Axion Consulting kick starts REFLEX project aims to improve UK flexible packaging recycling rate
Axion Consulting has initiated a collaborative project with global packaging brands aimed at improving the recyclability of flexible packaging.
The two-year Circular Economy for Flexible Packaging – REFLEX project, aims to achieve a circular economy for flexible packaging such as confectionery wrappers and detergent pouches, and divert them from landfill.
The seven partners involved in the project include: Amcor Packaging UK Ltd, Dow Chemical Company Ltd, Nestle UK Ltd, Sita Holdings UK Ltd, The Interflex Group Europe Ltd, Tomra Sorting Ltd, and Unilever Central Resources Ltd.
Flexible packaging such as plastic bags, sweet wrappers, frozen food bags and pouches makes up 32% of consumer plastic packaging in the UK, however virtually all of these 556,000 tons ends up in landfill. By contrast 58% of plastic bottles are recycled, according to Axion Consulting.
“This project aims to remove the barriers preventing flexible packaging being recycled, thus enabling recyclers such as Axion and SITA to change the supply chain, create a circular economy in flexible packaging and divert it from landfill,” explained Axion Director Roger Morton.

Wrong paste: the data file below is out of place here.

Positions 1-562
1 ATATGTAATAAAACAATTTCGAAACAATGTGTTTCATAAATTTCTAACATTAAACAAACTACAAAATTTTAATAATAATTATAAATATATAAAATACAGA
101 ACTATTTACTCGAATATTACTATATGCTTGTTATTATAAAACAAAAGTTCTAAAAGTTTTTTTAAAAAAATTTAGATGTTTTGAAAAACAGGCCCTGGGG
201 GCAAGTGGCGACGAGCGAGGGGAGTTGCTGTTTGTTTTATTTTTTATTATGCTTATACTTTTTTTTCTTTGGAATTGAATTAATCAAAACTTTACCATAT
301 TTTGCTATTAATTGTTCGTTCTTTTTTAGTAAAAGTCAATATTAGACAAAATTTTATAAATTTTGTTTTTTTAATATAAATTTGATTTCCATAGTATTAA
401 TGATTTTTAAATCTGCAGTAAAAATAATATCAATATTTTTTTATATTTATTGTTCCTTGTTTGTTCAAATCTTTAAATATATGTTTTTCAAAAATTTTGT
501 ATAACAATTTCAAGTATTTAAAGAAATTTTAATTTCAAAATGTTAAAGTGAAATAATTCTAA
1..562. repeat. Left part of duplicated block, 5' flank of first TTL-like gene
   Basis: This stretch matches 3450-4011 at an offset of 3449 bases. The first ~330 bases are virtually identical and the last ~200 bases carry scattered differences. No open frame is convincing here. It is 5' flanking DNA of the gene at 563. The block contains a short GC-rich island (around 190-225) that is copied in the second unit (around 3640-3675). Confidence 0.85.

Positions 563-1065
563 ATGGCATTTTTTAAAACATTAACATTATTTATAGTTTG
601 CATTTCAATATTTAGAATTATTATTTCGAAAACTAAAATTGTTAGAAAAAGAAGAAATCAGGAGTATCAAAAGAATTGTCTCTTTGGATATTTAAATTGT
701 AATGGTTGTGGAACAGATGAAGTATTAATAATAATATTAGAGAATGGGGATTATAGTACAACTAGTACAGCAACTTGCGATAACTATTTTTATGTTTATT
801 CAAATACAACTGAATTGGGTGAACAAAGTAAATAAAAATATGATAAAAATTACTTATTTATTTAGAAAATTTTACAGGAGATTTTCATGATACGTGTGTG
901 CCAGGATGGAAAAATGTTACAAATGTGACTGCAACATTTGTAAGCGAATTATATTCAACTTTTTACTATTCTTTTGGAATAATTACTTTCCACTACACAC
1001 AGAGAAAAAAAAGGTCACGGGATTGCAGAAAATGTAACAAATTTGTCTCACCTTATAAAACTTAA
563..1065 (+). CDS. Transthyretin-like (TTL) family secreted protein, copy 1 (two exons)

To achieve this requires innovations in package designs, inks, new barrier polymers, novel packaging designs and a new automated sorting technique, he said.
With the backing of Nestlé and Unilever, industry-wide guidelines for recyclable packaging will be agreed and disseminated.
Each step of the process will be trialed during the project, thus demonstrating to the full supply chain that it is viable to create a circular economy in plastic flexible packaging, according to the project leader.
“Flexible plastic packaging represents a huge challenge to current recycling routes, because seemingly ‘simple’ packages, such as a biscuit wrapper, may incorporate several functional layers to deliver heat-sealable, oxygen barrier, metalized, printed and varnished packaging with high tear strength, good puncture resistance and minimum cost,” Mr Roger explained further.
The complexity of these multi-layer films makes them virtually impossible to recycle by current methods because of the mix of polymer types and inks used. Research has started into how flexible packaging can be collected, sorted and then reprocessed into high-quality recycled plastic pellet suitable for use in the manufacture of a wide range of products.
Axion Consulting anticipated that the market will follow a similar model to that for plastic bottle recycling and take ten years to mature to a point at which more than 50% of flexible packaging is diverted from the waste stream.
The project is funded by the UK’s innovation agency, Innovate UK.